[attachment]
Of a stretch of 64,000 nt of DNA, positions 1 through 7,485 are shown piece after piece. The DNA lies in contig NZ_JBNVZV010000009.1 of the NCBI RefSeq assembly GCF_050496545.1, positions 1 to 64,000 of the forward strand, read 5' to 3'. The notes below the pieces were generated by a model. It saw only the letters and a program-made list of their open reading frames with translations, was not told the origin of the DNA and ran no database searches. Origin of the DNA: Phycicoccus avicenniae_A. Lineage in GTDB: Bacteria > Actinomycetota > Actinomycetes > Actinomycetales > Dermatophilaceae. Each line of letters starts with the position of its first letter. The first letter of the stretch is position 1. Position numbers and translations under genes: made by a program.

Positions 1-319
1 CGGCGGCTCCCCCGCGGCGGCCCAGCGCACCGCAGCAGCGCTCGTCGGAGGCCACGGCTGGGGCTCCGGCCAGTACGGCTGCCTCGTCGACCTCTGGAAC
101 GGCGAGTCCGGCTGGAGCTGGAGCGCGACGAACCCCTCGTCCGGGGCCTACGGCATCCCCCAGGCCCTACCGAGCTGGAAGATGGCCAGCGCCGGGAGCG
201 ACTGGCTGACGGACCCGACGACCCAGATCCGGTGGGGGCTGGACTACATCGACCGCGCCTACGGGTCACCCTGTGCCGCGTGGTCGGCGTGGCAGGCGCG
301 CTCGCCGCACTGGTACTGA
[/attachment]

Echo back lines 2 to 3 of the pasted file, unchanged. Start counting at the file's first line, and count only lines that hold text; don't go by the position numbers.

Positions 1-319
1 CGGCGGCTCCCCCGCGGCGGCCCAGCGCACCGCAGCAGCGCTCGTCGGAGGCCACGGCTGGGGCTCCGGCCAGTACGGCTGCCTCGTCGACCTCTGGAAC